Native to Europe and Asia, timothy grass seed (Phleum pratense) may have unintentionally slipped into North America in a shipment of hay. In 1711, John Herd discovered it growing wild in New Hampshire, and the grass became known as "herdgrass". In 1747, it received the name "timothy" in honour of Timothy Hanson, who encouraged farmers to cultivate the grass for hay. Although growers usually cultivate it as hay for horses, it also grows as a pasture grass.
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Timothy is a perennial bunchgrass which stores nutrients in a bulblike corm at the stem base. Its shallow root system extends only a few inches below the soil surface. Its green basal leaves, which measure up to 4 to 8 inches long, surround a single 2- to 3-foot long stem. Its cylindrical seed head grows up to 5 inches long. According to the Montana State University Extension Service, timothy's nutrient content and erect, easily harvested growth habit make it a popular choice for horse hay.
Timothy grows in a variety of soil types, from clay to sandy and tolerates soaked soil after a spring flooding. However, it prefers well-drained, moist, fertile soil with a pH level between 6.0 and 7.0. According to the Washington State University Extension, a fall or early spring application of phosphorus (P) and potassium (K) will help ensure a marketable first hay cutting. Your local county extension office can help you test the soil for nutrient content and pH level.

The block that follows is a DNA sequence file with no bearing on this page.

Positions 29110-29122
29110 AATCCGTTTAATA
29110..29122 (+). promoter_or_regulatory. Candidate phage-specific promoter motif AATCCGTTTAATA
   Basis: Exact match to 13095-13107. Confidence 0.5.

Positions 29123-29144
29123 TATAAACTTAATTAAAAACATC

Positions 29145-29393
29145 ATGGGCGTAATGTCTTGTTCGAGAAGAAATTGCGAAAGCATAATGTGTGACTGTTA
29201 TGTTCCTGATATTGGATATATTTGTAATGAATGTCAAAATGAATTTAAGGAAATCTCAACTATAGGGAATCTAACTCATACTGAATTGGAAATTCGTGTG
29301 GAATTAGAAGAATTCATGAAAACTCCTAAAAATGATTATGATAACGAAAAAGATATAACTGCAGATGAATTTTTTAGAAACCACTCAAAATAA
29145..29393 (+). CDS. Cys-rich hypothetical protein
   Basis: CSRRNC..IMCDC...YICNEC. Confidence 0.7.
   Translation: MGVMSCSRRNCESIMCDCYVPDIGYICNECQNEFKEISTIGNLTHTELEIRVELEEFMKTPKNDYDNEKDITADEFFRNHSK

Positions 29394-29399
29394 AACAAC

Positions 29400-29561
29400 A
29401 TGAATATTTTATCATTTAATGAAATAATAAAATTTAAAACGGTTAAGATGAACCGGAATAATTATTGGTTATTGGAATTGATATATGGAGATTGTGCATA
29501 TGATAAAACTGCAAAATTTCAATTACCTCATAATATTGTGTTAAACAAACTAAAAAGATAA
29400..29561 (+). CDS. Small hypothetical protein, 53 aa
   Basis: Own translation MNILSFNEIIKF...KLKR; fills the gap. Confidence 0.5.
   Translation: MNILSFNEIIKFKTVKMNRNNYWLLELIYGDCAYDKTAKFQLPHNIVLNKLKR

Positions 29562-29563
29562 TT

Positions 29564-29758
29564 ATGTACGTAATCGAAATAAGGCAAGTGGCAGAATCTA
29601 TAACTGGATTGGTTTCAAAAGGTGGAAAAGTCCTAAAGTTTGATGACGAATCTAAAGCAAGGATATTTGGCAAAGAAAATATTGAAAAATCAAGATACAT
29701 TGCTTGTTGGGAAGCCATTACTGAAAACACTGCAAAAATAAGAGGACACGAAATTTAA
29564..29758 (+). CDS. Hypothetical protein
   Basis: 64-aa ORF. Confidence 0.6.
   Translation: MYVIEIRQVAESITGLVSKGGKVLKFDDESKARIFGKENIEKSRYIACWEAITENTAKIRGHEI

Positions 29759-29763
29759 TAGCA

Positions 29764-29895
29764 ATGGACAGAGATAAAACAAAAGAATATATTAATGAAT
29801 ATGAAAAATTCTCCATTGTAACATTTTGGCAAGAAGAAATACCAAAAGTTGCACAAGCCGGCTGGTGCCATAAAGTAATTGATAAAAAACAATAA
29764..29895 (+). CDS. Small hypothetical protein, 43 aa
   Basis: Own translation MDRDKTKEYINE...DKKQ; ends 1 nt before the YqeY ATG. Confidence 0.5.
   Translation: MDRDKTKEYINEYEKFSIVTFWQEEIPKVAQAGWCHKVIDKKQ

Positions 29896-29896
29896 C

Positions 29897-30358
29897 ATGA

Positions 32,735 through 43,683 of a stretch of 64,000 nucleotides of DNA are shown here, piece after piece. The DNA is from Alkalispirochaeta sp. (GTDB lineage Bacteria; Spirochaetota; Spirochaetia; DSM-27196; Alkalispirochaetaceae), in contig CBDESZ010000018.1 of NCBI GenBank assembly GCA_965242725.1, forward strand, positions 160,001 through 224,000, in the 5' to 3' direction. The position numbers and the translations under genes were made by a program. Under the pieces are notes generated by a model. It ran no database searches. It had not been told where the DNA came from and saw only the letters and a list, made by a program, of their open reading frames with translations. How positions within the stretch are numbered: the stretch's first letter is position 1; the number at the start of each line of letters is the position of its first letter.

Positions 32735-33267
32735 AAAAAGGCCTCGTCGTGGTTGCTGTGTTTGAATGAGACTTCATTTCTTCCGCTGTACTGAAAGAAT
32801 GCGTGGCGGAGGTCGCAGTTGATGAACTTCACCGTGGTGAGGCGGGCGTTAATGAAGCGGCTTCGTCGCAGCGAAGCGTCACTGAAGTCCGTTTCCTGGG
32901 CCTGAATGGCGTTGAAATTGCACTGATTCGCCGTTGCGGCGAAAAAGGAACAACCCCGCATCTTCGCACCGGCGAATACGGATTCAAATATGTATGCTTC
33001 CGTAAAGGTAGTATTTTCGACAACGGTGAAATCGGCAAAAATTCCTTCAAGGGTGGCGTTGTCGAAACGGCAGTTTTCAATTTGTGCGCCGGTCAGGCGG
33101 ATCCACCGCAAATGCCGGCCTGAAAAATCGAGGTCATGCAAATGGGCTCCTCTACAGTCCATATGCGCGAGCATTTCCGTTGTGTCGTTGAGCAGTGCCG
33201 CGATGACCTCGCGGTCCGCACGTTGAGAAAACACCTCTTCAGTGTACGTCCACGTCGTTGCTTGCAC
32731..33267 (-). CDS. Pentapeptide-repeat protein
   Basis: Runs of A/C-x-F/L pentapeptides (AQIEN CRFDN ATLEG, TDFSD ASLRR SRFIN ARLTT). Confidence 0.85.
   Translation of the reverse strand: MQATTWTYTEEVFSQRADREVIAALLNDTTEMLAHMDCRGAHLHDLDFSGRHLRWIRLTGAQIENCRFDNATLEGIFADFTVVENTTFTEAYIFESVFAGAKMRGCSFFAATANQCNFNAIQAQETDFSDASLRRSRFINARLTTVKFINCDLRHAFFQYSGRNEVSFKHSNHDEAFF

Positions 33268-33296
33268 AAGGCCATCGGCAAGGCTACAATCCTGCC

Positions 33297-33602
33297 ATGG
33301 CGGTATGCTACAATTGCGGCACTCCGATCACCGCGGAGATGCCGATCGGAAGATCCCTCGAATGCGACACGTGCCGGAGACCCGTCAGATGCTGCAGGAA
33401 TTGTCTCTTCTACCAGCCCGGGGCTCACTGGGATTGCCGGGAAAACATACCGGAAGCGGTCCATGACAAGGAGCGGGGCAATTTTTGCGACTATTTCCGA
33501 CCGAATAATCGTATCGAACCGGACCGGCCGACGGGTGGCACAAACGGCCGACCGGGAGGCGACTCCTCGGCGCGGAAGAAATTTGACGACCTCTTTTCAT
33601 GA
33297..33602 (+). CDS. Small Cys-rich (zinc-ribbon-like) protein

Timothy, which is a cool season grass, establishes best after fall seeding. Proper growing conditions should produce a full yield during the subsequent year. Fall fertilising encourages fall and spring root production and helps the grass survive summer drought. The Washington State University Extension notes that a drought may cause the grass to develop more rapidly than usual in a spring following a drought, resulting in an early first cutting.
Timothy grass establishes quickly and is relatively pest and disease-free. When mixed with other grasses, its shallow root system makes it less competitive with other plants for soil nutrients. The Montana State University Extension Service states that at full bloom, timothy hay contains optimal protein levels for horses. Adapted to a wide range of climates, it thrives in the northern United States and southern Canada at altitudes up to 9,000 feet.
To avoid weakening the plants, do not harvest timothy during the crucial growth period, two weeks before the seed heads appear. Due to its shallow root system, timothy may produce a lower first cutting yield after prolonged drought or summer flooding. After a drought, timothy hay accumulates nitrates, which are harmful to animals; test drought-stressed hay for nitrate content. Timothy pollen is highly allergenic and causes hay fever symptoms in some people.
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- Montana State University Extension: Timothy; S. Smoliak, et al.
- Washington State University Extension: Timothy Hay; Steve Fransen and Tipton Hudson; May 2005
- Ohio State University Agricultural Research and Development Center: Timothy
- Utah State University Extension: Timothy; Mindy Pratt, et al.; 2002
- Pennsylvania State University Cooperative Extension: Timothy; Marvin H. Hall and Jerry H. Cherney